CAD/CAM Robotics and Factories of the Future

Volume III: Robotics and Plant Automation

  • Birendra Prasad

Table of contents

  1. Front Matter
    Pages I-XXII
  2. Planning for Automation

    1. Front Matter
      Pages 1-1
    2. Mahyar Izadi, Ebrahim Karbassioon, Mori Toosi
      Pages 8-11
    3. Automated Systems

      1. Y. Beauchamp, T. J. Stobbe, K. Ghosh
        Pages 15-20
      2. Bernard C. Jiang, J. T. Black
        Pages 21-26
      3. Subramaniam Ganesan, Kuriakose Athappilli
        Pages 27-31
      4. E. S. Geskin, W. L. Chen, W. T. Lee
        Pages 32-36
      5. Satyendra P. Rana, Sanjeev Taneja, Ambrish Vashishta
        Pages 37-41
  3. Automated Assembly

    1. Front Matter
      Pages 47-47
    2. Frank L. Bracken, Gerard E. Insolia, Emory W. Zimmers Jr.
      Pages 54-58
    3. Charles Kosta, Mark Miller, Patrick Krolak
      Pages 59-63
    4. Z. Mehdi, R. Sagar, T. P. Sattar
      Pages 64-69
    5. Ganapathy G. Raman, Tien-Chien Chang
      Pages 70-74
  4. Robot Programming and Simulation

    1. Front Matter
      Pages 75-75
    2. I. J. Cox, D. A. Kapilow, W. J. Kropfl, J. E. Shopiro
      Pages 82-88
    3. Frank L. Severance, Ralph Tanner
      Pages 89-94
    4. H.-J. Bullinger, R. Menges, J. Warschat
      Pages 95-99
    5. James L. Hill, Sheng-Der Tang
      Pages 100-104
    6. Stephen J. Buckley
      Pages 105-110
  5. Kinematics, Dynamics and Path Planning

    1. Front Matter
      Pages 111-111
    2. George N. Sandor, Dilip Kohli, Tzu-Chen Weng
      Pages 113-119
    3. J. Jeswiet, T. N. Moore, W. Nshama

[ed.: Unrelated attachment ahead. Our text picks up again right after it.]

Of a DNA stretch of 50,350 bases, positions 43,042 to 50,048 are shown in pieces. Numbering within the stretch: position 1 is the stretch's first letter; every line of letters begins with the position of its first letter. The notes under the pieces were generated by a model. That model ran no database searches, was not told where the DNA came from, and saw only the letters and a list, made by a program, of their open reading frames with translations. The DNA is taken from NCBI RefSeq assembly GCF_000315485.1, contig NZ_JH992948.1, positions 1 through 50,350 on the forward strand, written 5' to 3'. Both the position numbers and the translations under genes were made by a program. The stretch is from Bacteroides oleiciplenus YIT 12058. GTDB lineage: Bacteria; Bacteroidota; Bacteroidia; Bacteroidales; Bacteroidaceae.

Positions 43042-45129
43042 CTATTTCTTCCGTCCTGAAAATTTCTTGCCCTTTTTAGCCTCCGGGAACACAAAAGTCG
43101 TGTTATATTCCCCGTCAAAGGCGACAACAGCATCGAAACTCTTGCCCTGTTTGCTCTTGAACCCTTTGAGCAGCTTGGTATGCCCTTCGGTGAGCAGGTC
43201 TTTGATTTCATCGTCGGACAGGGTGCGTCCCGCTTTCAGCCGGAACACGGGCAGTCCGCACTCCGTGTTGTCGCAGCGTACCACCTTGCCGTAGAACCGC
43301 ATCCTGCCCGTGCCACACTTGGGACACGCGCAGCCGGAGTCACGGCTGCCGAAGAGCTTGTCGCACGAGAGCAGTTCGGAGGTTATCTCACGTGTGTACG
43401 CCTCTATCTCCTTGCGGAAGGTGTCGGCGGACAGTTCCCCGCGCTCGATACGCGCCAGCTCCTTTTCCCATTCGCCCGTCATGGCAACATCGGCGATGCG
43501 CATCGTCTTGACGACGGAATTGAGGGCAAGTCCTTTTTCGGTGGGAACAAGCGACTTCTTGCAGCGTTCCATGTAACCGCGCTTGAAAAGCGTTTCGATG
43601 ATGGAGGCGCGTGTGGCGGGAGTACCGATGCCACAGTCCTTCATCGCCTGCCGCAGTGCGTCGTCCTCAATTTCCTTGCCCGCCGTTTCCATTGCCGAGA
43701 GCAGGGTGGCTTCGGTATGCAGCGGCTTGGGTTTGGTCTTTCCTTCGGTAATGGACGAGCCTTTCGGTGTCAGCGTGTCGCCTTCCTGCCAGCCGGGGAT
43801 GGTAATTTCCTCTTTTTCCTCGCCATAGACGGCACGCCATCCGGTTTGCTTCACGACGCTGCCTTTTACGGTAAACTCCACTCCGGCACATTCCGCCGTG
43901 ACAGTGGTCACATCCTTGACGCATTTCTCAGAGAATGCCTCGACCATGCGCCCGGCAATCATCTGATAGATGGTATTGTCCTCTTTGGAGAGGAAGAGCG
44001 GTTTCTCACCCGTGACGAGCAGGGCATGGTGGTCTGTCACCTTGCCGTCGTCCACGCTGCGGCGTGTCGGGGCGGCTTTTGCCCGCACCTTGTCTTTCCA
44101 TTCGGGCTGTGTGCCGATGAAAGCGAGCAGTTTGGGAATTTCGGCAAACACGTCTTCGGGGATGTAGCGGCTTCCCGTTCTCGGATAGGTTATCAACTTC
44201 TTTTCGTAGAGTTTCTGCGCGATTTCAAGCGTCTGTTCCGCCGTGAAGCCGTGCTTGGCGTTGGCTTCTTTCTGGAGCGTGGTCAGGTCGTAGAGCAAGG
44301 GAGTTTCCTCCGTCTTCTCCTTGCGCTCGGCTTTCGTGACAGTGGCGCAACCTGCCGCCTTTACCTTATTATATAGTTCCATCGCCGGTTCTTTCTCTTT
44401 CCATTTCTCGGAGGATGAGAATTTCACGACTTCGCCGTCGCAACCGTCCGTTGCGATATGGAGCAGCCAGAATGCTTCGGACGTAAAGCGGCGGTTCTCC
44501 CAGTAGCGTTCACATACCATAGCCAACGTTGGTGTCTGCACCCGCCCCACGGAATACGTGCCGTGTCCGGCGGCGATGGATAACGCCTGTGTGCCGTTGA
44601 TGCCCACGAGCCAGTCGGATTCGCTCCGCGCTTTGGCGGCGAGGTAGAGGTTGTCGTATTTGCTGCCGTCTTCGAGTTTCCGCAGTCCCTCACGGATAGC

Pages 125-131
    4. Ranvir S. Solanki, Kuldip S. Rattan, Ints Kaleps, Daniel W. Repperger
      Pages 132-138
    5. J. Borenstein, Y. Koren
      Pages 144-148
    6. Marcelo H. Ang Jr., Vassilios D. Tourassis
      Pages 166-170
  6. Object Recognition, Imaging and Sensors

  7. Control

About these proceedings


The complete shop floor automation - a "lights out factory", where workers initially set up all machines, turn off the lights, lock the door and the machine churns up the parts - remains an unfulfilled dream. Yet when we look at the enormity of the process of automation and integration even for the most simply conceived part factory, we can recognize that automation has been applied and is being applied, more so when it made sense from a cost/benefit standpoint. It is our nature to be dissatisfied with near term progress, but when we realize how short a time the tools to do that automation have been available, the progress is clearly noteworthy - considering the multitudes of factors and the environment we have to deal with. Most of the automa­ tion problems we confront in today's environment are multidisciplinary in nature. They require not just the knowledge and experience in various distinct fields but good cooperation from different disci­ plined organizations to adequately comprehend and solve such problems. In Volume III we have many examples that reflect the current state of the art techniques of robotics and plant automation. The papers for Volume III have been arranged in a logical order of automation planning, automated assembly, robot programming and simula­ tion, control, motion coordination, communication and networking to factories of the future.


CAD/CAM Factories of the Future Fertigung Fertigungsanlagen der Zukunft Produktivität automation communication computer-aided design (CAD) computer-aided manufacturing (CAM) control knowledge organizations programming robot robotics

Editors and affiliations

  • Birendra Prasad
    • 1
  1. 1.Artificial Intelligence Services, Technical System Development, Electronic Data SystemsGeneral MotorsTroyUSA

Bibliographic information

  • DOI
  • Copyright Information Springer-Verlag Berlin Heidelberg 1989
  • Publisher Name Springer, Berlin, Heidelberg
  • eBook Packages Springer Book Archive
  • Print ISBN 978-3-642-52328-1
  • Online ISBN 978-3-642-52326-7
  • Buy this book on publisher's site